The appellant (plaintiff) accepted the said offer after doing due diligence and resultantly, an agreement of sale came to be executed on 9th July, 2003 by the 1st defendant the original owner of the suit property namely the predecessor in title of respondent Nos.1 2 in favour of the appellant (plaintiff) through his Power of Attorney holder, namely, respondent No.3 (2nd defendant) for a consideration of Rs.1 crore. Earnest money of Rs.25 lakh was paid at the time of the execution of agreement of sale and the balance was to be paid within a period of 12 months, subject to certain stipulations.
The appellant (plaintiff) was put in possession of the suit property upon execution of the agreement of sale dated 9th July, 2003. The 1st defendant did not fulfill his obligation within the stipulated period as a result of which a suit for specific performance, permanent injunction and alternative relief of refund of the advance amount came to be filed on 2nd August, 2010.
3. Admittedly, neither the agreement to sell dated 12th November, 1995 executed in favour of defendant No.2 (respondent No.3) nor the agreement to sell dated 9th July, 2003 executed in favour of the appellant (plaintiff) has been registered. The Power of Attorney in favour of respondent No.3 (defendant No.2) dated 2nd May, 1996 has been registered but executed on a stamp paper of Rs.100/only. The defendants filed their written statement to counter the claim set up in the plaint by the appellant. It is not necessary to dilate on the factual matrix as the issue to be answered in the present appeal/proceedings is very limited.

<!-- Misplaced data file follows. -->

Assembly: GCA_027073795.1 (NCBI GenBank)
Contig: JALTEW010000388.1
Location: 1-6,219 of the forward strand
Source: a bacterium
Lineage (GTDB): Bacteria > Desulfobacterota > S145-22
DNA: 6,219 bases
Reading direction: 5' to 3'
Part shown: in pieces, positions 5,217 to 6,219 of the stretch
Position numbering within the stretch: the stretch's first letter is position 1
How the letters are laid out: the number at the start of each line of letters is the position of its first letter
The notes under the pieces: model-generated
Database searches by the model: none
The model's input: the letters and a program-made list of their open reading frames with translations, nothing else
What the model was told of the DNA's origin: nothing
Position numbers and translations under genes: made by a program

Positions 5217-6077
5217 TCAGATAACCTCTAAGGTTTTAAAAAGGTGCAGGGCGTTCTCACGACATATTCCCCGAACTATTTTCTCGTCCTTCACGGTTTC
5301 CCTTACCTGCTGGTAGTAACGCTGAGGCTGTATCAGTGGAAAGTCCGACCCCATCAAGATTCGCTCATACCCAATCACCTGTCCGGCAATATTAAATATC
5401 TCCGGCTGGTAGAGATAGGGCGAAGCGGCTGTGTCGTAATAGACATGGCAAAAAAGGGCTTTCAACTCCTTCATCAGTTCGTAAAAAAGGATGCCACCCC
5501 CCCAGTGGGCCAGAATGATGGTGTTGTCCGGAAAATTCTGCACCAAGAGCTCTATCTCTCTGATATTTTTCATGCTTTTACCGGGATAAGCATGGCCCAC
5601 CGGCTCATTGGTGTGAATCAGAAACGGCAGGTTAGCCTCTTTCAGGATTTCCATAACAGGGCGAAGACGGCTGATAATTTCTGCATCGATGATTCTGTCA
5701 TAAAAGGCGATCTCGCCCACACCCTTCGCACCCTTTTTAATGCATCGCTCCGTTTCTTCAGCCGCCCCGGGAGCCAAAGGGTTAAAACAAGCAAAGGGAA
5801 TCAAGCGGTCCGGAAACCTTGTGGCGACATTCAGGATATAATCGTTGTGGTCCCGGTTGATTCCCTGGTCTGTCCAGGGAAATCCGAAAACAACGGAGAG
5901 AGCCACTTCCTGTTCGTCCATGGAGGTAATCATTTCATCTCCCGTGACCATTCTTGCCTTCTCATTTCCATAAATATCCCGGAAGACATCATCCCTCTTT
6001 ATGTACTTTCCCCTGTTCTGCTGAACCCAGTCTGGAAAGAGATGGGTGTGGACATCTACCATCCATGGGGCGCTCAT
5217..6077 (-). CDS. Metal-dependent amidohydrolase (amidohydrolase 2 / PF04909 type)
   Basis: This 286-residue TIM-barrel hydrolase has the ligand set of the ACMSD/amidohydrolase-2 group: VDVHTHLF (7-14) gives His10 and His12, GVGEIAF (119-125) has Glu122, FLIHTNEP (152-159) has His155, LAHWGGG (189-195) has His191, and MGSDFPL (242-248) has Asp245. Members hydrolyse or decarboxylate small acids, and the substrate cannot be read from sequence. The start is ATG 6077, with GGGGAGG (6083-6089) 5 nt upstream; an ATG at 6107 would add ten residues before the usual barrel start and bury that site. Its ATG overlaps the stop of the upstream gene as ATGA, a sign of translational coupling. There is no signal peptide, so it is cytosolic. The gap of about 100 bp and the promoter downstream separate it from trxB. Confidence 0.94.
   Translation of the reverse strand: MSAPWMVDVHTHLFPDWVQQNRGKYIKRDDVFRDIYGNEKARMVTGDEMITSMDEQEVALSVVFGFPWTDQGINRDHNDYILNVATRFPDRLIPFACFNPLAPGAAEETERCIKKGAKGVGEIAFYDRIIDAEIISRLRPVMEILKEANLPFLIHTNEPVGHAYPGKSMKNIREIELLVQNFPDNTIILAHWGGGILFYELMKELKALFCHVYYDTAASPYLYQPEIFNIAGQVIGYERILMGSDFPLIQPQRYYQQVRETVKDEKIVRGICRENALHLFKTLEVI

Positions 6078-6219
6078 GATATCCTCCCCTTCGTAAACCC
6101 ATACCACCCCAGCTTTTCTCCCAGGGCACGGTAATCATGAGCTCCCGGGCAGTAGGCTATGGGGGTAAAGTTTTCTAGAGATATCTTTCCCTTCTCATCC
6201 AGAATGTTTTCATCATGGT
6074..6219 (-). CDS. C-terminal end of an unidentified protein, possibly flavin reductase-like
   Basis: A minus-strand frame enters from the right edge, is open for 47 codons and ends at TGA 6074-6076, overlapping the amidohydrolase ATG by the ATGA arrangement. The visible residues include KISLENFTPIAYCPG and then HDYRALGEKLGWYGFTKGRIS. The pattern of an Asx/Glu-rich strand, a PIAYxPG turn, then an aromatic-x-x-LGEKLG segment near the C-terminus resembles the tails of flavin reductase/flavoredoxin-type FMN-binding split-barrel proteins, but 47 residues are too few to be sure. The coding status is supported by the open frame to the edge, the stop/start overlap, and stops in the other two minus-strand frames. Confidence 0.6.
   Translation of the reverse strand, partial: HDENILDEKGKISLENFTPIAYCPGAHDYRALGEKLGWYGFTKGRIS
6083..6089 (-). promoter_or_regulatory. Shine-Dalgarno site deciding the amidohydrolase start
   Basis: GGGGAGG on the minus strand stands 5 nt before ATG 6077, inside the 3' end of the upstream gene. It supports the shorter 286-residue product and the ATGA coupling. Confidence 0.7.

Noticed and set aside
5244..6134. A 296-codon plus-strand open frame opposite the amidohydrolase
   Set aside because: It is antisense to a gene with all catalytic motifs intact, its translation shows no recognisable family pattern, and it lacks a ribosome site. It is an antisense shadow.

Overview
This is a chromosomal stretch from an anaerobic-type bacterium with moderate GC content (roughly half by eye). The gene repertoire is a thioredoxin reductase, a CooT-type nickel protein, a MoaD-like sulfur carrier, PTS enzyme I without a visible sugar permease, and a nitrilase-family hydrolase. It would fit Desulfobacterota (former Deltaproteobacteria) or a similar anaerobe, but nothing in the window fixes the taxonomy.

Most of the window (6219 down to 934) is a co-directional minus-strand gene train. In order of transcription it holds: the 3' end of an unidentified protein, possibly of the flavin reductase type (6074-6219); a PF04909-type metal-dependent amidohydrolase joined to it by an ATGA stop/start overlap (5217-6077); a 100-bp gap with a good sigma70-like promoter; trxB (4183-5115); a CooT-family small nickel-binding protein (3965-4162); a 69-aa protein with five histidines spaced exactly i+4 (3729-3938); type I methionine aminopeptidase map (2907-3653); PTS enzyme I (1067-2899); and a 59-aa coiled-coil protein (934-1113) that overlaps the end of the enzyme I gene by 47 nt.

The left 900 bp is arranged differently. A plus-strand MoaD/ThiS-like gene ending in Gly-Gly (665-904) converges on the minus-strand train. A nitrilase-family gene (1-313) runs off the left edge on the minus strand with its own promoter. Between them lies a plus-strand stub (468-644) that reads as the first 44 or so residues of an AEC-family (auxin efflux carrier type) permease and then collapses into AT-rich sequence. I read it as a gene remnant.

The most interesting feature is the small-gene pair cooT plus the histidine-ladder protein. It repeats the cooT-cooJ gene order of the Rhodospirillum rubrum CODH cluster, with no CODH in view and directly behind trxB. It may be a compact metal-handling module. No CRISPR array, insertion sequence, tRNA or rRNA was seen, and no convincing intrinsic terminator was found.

4. Suffice it to observe that the contesting defendants have asserted that the Power of Attorney executed in favour of respondent No.3 (defendant No.2) by the original owner of the suit property (defendant No.1) and predecessor in title of respondent Nos.1 2) has been cancelled on 2nd January, 2002. As a result, respondent No.3 (defendant No.2) could not have executed the agreement to sell in favour of the appellant (plaintiff) on 9th July, 2003.